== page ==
Last week, we reported that the outline of a new immigration bill had been presented by members of Congress. Among other things, the bill would essentially provide a path to citizenship for millions of immigrants who are currently in the United States illegally, so long as they meet certain standards.
One would think that this means the country could soon add millions of citizens to its population. However, a new report by the Pew Hispanic Center indicates that it is unlikely that all immigrants will take the chance to become U.S. citizens. Instead, many could likely choose to obtain a green card or permanent residency, but not go through with naturalization, the report projected.
The projection was based on current data that indicates only about one-third of Mexican nationals who hold green cards and could become U.S. citizens actually do. The Pew Center concluded that the "analysis of current naturalization rates among Mexican legal immigrants suggests that creating a pathway to citizenship for immigrants in the country illegally does not mean all would pursue that option."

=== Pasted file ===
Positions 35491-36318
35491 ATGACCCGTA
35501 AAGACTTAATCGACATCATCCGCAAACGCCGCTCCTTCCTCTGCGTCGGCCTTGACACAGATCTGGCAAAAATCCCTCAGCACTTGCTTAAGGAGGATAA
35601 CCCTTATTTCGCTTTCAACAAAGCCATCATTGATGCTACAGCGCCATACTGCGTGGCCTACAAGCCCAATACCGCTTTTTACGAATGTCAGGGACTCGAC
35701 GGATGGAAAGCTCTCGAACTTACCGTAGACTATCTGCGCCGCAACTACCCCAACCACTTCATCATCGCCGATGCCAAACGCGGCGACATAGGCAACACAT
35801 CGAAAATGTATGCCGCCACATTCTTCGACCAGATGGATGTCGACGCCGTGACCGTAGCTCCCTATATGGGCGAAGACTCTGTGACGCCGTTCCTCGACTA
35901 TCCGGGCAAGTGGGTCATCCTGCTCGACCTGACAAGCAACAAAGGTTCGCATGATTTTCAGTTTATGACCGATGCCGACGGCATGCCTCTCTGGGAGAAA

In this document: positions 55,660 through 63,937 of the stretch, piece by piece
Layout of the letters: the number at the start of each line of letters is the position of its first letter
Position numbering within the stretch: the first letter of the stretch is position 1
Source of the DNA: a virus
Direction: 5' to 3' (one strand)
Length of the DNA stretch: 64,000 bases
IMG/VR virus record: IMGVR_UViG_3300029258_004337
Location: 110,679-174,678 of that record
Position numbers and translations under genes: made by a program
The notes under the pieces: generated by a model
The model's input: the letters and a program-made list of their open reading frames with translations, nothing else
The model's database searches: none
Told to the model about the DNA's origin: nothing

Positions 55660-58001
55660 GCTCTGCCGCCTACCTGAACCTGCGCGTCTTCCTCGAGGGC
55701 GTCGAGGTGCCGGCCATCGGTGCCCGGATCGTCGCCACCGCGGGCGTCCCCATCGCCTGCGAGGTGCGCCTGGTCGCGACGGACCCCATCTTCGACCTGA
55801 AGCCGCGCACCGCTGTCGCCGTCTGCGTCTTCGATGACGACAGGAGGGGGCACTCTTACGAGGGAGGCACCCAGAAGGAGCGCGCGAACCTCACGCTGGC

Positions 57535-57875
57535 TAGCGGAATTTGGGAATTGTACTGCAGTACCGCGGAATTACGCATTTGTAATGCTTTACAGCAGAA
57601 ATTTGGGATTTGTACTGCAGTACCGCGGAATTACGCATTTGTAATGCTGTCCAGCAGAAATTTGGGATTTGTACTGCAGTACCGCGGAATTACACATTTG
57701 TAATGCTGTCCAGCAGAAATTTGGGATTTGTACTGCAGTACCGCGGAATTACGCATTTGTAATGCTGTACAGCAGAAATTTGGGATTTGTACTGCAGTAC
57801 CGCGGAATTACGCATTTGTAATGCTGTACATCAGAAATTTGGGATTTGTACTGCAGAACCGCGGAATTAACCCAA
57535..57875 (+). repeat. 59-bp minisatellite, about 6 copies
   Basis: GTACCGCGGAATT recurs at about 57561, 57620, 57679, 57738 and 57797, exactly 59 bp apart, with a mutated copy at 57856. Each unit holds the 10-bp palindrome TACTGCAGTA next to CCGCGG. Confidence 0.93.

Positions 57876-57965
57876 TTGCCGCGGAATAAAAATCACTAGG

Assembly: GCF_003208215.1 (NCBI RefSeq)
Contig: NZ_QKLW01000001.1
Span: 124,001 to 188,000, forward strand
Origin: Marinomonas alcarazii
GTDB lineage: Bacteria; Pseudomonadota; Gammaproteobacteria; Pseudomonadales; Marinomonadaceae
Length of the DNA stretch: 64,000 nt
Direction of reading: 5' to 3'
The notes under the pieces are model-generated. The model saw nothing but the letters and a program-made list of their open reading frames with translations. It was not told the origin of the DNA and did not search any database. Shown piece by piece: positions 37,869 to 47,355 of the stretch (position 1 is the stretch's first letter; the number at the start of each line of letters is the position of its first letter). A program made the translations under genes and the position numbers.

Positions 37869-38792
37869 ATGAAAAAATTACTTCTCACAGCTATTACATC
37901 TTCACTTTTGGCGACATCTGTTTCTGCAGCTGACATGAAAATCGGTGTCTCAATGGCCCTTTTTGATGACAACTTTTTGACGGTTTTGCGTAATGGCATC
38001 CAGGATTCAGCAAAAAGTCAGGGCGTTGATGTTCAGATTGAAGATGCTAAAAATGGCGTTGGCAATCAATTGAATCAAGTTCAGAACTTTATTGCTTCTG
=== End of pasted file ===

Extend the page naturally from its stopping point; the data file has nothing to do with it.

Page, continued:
However, the reason green card-holders choose not to pursue citizenship is seldom because they don't want to, the Pew report said. In fact, another Pew survey indicated that only about 7 percent of Hispanic immigrants who have the ability to apply for citizenship said they didn't want to become U.S. citizens. The other 93 percent said they planned on it.
Oftentimes, the cost of the naturalization process (which is close to $700) as well as the testing requirements stand in the way, the Pew report stated.
Backing up the theory further, a 2010 study by the Department of Homeland Security indicated that just around 40 percent of the 2.7 million immigrants who were granted amnesty in 1985 had become citizens by 2009.
Source: Fox News Latino, "Even With Legalization, Undocumented Immigrants Turn Down Citizenship," Feb. 4, 2013